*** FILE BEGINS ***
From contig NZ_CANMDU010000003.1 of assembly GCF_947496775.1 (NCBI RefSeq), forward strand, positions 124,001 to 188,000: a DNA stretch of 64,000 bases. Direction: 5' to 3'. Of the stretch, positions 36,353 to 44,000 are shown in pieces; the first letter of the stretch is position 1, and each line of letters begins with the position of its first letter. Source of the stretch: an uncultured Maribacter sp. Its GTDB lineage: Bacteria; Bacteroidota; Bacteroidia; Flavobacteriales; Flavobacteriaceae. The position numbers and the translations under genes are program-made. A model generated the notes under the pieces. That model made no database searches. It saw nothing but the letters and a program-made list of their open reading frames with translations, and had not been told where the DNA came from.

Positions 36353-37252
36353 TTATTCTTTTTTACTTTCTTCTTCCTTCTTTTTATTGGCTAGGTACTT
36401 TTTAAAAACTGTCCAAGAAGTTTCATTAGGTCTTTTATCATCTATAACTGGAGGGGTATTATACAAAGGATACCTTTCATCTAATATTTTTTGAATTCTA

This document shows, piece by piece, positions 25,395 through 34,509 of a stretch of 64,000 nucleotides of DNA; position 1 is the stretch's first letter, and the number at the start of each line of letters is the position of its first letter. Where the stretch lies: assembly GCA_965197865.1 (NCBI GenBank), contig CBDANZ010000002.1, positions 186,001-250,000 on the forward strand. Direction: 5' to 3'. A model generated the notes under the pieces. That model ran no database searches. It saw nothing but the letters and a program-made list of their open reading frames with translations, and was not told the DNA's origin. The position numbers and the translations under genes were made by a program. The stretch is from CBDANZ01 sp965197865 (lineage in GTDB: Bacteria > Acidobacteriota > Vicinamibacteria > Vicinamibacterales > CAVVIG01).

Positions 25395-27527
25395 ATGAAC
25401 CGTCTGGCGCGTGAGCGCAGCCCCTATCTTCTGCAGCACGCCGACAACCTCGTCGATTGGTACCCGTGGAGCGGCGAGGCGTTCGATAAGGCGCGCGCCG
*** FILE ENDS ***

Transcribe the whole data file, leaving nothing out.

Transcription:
From contig NZ_CANMDU010000003.1 of assembly GCF_947496775.1 (NCBI RefSeq), forward strand, positions 124,001 to 188,000: a DNA stretch of 64,000 bases. Direction: 5' to 3'. Of the stretch, positions 36,353 to 44,000 are shown in pieces; the first letter of the stretch is position 1, and each line of letters begins with the position of its first letter. Source of the stretch: an uncultured Maribacter sp. Its GTDB lineage: Bacteria; Bacteroidota; Bacteroidia; Flavobacteriales; Flavobacteriaceae. The position numbers and the translations under genes are program-made. A model generated the notes under the pieces. That model made no database searches. It saw nothing but the letters and a program-made list of their open reading frames with translations, and had not been told where the DNA came from.

Positions 36353-37252
36353 TTATTCTTTTTTACTTTCTTCTTCCTTCTTTTTATTGGCTAGGTACTT
36401 TTTAAAAACTGTCCAAGAAGTTTCATTAGGTCTTTTATCATCTATAACTGGAGGGGTATTATACAAAGGATACCTTTCATCTAATATTTTTTGAATTCTA

This document shows, piece by piece, positions 25,395 through 34,509 of a stretch of 64,000 nucleotides of DNA; position 1 is the stretch's first letter, and the number at the start of each line of letters is the position of its first letter. Where the stretch lies: assembly GCA_965197865.1 (NCBI GenBank), contig CBDANZ010000002.1, positions 186,001-250,000 on the forward strand. Direction: 5' to 3'. A model generated the notes under the pieces. That model ran no database searches. It saw nothing but the letters and a program-made list of their open reading frames with translations, and was not told the DNA's origin. The position numbers and the translations under genes were made by a program. The stretch is from CBDANZ01 sp965197865 (lineage in GTDB: Bacteria > Acidobacteriota > Vicinamibacteria > Vicinamibacterales > CAVVIG01).

Positions 25395-27527
25395 ATGAAC
25401 CGTCTGGCGCGTGAGCGCAGCCCCTATCTTCTGCAGCACGCCGACAACCTCGTCGATTGGTACCCGTGGAGCGGCGAGGCGTTCGATAAGGCGCGCGCCG